The UK is not ready for the new import controls on EU goods that come into force at the beginning of October, fruit and veg suppliers have warned.
The announcement came from the UK's Fresh Produce Consortium (FPC) which says there is a lack of adequate preparation in the industry for the new rule; an issue which is being compounded by going staff shortages.
Importers of goods who are subject to sanitary and phytosanitary controls, including meats, cheeses, eggs and also plant products such as fruit and veg, will need to begin providing export health certificates for imports from the EU from 1 October.
Traders will also be required to pre-notify customs authorities of their goods movements via the new Import of Products, Animals, Food and Feed System (IPAFFS).
All imports will be subject to customs controls – including the requirement to complete frontier declarations – from 1 January 2022.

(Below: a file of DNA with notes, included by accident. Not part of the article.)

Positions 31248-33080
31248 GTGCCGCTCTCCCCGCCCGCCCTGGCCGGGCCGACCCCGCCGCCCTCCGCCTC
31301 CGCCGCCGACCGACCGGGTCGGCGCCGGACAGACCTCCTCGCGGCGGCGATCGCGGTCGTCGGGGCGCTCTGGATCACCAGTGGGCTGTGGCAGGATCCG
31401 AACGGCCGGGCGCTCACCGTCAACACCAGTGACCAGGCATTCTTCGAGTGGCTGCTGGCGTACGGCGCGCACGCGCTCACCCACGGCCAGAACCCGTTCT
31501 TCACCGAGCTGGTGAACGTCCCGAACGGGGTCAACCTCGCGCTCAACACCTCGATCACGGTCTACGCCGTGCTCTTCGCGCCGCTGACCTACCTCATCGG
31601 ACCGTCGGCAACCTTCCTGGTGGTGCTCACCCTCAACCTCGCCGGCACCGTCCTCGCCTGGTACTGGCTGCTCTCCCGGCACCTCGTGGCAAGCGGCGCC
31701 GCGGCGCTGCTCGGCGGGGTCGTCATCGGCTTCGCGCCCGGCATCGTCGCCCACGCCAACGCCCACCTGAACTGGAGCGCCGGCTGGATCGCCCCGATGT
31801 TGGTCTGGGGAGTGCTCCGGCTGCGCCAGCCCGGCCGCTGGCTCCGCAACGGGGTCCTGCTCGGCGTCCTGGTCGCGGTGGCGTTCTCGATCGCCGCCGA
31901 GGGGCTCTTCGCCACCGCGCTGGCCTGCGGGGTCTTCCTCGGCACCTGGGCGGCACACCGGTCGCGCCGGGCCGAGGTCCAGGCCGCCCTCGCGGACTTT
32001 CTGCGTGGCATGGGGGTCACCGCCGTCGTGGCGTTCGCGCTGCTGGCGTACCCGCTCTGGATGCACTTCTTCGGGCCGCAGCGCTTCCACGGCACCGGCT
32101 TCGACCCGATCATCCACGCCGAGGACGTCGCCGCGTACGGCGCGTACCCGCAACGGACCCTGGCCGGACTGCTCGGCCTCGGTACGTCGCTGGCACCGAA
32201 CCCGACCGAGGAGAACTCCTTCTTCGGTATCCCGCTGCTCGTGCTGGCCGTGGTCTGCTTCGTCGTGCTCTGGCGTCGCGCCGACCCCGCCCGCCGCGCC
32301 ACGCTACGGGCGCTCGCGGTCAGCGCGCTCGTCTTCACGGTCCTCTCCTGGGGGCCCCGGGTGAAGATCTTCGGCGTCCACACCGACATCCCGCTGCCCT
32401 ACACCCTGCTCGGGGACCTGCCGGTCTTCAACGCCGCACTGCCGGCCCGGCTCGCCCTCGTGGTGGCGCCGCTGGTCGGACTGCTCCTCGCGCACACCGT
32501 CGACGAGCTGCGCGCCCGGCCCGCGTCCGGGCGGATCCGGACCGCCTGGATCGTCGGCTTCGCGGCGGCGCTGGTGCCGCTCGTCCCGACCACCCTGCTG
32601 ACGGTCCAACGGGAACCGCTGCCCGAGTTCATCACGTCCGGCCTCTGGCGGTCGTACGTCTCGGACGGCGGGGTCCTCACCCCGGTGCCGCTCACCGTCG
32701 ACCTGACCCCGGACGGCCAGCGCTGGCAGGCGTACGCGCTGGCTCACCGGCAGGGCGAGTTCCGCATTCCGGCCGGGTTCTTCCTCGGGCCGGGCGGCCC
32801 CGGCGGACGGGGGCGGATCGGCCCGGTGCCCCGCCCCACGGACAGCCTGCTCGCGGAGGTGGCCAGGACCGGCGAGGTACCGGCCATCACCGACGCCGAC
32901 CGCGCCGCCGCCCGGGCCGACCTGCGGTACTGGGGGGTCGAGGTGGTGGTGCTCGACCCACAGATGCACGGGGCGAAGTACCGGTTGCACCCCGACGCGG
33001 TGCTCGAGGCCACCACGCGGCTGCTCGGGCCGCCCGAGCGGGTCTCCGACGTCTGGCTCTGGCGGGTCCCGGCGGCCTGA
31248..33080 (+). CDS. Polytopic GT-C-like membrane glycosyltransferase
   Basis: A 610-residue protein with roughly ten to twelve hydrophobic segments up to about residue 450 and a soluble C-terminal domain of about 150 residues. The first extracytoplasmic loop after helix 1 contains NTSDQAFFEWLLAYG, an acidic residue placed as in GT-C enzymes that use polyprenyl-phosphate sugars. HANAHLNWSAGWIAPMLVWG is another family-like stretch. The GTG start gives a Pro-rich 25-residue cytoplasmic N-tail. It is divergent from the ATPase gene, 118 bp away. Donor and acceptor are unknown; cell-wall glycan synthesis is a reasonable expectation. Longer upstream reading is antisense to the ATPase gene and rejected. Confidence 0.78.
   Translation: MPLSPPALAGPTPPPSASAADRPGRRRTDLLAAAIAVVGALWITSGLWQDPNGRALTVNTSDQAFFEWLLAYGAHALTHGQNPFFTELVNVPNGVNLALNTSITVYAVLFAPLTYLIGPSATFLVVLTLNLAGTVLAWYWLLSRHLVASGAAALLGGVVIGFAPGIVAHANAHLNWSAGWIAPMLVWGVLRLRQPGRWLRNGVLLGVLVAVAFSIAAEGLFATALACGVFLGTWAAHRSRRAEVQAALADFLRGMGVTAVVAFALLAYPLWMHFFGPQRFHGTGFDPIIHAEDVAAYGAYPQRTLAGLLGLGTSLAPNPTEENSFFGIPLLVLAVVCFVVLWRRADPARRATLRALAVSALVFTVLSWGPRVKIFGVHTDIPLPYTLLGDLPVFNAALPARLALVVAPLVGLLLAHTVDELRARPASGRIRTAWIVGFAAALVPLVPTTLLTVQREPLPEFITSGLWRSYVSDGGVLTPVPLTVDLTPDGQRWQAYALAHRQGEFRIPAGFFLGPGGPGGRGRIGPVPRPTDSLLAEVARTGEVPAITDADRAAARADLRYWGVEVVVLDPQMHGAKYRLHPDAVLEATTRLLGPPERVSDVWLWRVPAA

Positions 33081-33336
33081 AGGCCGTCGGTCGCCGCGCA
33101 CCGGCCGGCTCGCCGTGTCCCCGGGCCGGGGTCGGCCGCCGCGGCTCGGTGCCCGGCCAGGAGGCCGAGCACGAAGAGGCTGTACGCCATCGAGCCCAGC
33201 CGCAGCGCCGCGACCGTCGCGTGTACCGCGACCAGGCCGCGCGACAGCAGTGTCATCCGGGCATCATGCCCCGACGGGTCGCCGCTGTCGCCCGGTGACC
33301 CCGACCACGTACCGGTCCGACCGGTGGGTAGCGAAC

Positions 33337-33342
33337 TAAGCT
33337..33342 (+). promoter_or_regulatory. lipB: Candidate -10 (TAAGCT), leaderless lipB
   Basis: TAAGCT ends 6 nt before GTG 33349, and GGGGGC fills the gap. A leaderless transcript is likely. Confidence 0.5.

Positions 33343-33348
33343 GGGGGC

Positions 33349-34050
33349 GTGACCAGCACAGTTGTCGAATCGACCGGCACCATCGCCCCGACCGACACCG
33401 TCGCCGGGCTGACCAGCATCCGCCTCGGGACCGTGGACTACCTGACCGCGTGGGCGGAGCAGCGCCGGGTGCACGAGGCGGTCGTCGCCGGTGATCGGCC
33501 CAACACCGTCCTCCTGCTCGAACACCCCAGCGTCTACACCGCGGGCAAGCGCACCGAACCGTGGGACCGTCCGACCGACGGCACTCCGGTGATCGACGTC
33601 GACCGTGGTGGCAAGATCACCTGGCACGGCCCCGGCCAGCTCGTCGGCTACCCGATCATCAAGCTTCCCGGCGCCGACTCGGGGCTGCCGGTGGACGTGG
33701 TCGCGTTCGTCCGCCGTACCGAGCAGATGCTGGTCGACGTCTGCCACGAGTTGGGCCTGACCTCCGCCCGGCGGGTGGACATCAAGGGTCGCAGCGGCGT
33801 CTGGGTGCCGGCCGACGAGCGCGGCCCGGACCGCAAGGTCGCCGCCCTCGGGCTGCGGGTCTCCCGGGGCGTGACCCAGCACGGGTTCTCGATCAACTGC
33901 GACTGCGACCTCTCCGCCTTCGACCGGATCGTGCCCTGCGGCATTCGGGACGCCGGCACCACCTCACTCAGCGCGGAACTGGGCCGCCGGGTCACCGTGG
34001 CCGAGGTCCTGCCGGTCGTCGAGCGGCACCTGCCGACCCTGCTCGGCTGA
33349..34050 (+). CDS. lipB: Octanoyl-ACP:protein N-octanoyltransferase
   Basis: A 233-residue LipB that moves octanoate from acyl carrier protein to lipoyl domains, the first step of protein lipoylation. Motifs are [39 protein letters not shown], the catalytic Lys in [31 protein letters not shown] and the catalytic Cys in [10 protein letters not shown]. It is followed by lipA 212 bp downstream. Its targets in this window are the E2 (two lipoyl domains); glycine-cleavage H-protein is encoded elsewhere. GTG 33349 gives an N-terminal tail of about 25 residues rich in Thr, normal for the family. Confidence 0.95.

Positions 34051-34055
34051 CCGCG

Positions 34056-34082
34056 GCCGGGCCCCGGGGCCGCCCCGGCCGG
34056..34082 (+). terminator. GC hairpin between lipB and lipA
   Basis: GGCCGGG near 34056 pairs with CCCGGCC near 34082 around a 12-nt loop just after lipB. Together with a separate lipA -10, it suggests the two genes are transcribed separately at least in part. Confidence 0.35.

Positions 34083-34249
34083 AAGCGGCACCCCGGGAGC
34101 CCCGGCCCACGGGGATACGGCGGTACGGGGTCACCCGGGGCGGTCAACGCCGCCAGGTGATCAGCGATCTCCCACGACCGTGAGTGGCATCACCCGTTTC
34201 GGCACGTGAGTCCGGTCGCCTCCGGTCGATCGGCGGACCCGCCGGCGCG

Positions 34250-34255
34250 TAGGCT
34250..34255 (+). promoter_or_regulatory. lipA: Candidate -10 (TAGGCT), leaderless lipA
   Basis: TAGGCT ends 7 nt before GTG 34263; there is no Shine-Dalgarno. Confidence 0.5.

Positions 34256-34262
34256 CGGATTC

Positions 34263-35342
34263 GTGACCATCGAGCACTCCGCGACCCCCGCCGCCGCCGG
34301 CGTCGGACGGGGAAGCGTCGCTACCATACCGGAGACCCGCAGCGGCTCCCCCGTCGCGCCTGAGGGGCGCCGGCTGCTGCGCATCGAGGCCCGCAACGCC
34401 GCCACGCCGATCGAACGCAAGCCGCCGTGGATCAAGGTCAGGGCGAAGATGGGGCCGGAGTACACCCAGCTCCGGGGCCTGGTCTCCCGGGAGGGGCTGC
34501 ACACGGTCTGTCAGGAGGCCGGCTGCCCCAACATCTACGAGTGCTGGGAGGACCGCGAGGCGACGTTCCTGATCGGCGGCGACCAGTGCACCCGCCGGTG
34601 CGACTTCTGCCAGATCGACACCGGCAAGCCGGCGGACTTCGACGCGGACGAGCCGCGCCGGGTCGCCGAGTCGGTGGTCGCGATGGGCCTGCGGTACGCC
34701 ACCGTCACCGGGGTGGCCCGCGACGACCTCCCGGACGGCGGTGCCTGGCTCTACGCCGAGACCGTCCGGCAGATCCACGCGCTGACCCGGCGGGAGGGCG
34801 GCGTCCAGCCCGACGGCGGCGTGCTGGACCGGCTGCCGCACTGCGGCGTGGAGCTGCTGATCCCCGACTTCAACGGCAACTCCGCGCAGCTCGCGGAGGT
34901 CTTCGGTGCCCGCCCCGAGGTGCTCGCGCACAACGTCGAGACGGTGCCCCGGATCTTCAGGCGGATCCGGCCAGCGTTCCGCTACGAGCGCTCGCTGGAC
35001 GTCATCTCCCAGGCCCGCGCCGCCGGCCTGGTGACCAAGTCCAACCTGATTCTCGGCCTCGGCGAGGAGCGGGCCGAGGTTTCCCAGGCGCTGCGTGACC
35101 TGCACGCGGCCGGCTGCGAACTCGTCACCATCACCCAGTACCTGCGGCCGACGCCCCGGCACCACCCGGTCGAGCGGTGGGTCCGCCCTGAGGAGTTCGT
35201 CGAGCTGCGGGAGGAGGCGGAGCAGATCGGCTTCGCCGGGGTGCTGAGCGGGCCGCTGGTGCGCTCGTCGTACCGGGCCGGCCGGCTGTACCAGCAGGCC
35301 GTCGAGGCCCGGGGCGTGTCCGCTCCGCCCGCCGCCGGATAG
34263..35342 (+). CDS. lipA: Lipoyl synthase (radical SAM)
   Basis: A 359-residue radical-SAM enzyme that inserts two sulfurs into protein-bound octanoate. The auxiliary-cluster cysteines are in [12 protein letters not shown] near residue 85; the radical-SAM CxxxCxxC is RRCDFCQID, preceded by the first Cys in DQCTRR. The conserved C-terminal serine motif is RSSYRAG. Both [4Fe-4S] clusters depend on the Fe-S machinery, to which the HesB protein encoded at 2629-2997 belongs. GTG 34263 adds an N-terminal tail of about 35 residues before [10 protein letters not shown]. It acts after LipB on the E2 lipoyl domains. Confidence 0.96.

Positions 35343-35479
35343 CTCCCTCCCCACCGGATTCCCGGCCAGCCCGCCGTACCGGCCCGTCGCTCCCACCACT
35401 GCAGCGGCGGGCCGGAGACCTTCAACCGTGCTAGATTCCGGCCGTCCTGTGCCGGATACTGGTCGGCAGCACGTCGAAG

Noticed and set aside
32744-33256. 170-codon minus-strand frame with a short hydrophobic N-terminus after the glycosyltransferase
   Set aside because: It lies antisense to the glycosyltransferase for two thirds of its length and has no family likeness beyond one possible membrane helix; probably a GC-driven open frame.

FPC Chief Executive, Nigel Jenney, told the Grocer that his members were having to bring admin staff on to the factory floor due to a lack of resources. He also said the new post-Brexit arrangements were heaping “more and more pressure” on them.
“We’re not saying we want to go back to how it was [pre-Brexit]. What we’re saying is we need an efficient solution for a highly efficient industry, and we don’t have the confidence that’ll be offered,” he said.
"The implementation delays are driven solely by the Governments failure to develop and implement their new border infrastructure and IT model on time. This situation remains unchanged," he continued.
"There are countless areas of uncertainty where we simply cannot get the necessary information to support adequate business preparation.
"The questions asked of Government haven't changed in years and the so called "support and advice" doesn't answer the questions, including attendance on countless online events," he added.
"We remain keen to find effective solutions and share our extensive knowledge.